Podcast – For an Equitable and Inclusive Digital Marketing – In Conversation with Shanika Hillocks

With Shanika Hillocks, food & wine digital strategist, published writer and active speaker, we talk digital strategy, influencer marketing and brand engagement. As we re-assess the weight of words and the power of pictures in a deeply shaken and polarised world, we also explore good practices for Fine Wine estates and brands.

A conversation to assess the best way for Fine Wine actors to cut through the online noise, build meaningful relationships with trade and consumers and embrace their responsibilities.

A conversation to assess the best way for Fine Wine actors to cut through the online noise, build meaningful relationships with trade and consumers and embrace their responsibilities.

In a rush? Here are some of the major takeaways.

How did you see brands changing and reacting to the current Covid-19 situation?

“In Covid 19 many many people were looking at influencers as a way to just escape the news cycle inundated with a lot of fear. What a lot of brands and companies did with their influencers was to pivot the message towards more positivy, but also reaching out quickly and effectively. We may not be able to have a glass of wine on the terrace with a friend, but we can have a happy hour and toast to our friends digitally.”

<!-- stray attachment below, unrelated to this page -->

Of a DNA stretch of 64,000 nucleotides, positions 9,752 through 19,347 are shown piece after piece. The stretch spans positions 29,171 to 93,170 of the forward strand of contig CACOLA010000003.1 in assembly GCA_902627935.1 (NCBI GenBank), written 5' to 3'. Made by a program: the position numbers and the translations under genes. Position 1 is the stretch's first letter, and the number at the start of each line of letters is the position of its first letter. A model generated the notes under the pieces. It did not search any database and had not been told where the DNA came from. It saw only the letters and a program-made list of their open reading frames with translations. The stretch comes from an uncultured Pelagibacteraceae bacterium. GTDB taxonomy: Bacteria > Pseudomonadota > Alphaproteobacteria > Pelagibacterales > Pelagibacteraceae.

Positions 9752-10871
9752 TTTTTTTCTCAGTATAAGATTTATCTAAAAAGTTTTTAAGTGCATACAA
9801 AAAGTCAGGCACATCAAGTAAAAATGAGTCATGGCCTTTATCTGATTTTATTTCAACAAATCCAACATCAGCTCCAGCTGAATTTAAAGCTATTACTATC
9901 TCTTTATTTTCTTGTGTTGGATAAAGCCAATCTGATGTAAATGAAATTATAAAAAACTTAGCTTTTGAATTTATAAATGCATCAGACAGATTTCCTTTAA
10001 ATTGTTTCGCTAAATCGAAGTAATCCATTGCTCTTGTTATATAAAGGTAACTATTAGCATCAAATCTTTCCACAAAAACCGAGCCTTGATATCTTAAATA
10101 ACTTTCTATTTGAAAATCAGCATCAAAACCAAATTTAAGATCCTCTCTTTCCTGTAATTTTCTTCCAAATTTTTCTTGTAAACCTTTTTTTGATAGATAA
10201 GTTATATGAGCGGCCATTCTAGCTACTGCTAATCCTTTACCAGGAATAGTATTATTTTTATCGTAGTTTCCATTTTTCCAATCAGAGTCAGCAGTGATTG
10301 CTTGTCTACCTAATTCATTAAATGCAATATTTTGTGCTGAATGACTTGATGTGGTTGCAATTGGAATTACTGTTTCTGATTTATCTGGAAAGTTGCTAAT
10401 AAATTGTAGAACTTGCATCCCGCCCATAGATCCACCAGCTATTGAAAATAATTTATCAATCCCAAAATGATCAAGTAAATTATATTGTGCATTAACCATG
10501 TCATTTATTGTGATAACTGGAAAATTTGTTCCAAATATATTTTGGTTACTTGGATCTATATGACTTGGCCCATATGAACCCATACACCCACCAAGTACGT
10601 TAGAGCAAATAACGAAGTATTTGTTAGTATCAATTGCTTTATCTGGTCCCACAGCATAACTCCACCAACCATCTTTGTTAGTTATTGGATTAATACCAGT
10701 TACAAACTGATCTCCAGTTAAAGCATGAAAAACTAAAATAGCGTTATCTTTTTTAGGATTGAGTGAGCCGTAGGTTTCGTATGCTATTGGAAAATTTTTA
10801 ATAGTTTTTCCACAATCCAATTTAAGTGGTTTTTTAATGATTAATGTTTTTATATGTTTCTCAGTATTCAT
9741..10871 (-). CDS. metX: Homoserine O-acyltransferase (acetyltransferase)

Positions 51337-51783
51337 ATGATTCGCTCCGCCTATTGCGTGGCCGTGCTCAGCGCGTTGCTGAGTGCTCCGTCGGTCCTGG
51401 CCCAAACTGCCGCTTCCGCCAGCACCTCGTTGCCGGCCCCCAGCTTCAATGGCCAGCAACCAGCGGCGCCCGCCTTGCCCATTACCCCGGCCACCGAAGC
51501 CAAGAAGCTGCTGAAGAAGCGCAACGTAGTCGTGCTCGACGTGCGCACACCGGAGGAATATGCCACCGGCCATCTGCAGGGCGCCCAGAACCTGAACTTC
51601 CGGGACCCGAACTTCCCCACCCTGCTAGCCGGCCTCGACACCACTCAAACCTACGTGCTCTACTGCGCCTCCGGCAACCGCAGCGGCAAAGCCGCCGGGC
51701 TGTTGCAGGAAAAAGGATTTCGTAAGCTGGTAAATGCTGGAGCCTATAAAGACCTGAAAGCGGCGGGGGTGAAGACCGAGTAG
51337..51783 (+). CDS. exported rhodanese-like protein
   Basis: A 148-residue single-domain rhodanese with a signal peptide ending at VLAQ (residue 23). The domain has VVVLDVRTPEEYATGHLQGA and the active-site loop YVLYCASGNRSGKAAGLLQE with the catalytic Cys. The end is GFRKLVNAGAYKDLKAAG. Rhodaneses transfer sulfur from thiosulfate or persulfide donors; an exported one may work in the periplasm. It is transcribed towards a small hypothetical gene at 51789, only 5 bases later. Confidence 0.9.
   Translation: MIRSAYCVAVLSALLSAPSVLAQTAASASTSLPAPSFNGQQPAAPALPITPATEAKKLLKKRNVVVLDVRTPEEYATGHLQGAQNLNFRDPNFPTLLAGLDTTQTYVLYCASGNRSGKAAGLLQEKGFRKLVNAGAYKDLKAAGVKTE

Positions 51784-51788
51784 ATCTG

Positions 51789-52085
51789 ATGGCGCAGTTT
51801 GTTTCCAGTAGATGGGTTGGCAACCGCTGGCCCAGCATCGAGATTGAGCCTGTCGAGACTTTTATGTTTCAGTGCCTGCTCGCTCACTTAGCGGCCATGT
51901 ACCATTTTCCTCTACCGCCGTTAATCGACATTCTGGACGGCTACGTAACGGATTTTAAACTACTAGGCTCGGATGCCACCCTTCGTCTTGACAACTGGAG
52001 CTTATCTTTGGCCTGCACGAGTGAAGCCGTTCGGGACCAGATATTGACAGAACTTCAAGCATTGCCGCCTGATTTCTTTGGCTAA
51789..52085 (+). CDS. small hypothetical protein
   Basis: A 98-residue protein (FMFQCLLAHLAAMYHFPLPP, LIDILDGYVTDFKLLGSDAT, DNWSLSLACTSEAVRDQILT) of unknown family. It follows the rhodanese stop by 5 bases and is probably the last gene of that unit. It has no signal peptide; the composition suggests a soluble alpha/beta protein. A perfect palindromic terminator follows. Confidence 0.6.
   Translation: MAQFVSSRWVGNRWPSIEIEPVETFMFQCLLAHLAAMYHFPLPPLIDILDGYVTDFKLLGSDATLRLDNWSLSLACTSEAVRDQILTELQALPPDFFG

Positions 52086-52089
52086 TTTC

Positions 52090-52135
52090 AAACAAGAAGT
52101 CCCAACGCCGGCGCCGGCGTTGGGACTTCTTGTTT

“As usual, the brands that had a long term partnership and true understanding of their influencers’ audience and not just a one of transaction did best.”

In this very particular situation of quarantine, did you also work with your influencers on guidelines to prevent over consumption?

“Overconsumption is never something that we want to encourage, ie have influencers holding a whole bottle of wine and finishing it in one sitting. What we encourage is joy and pleasure and this is not compatible with over consumption. We clearly banned messages like ‘this bottle of wine is getting me through the quarantine.’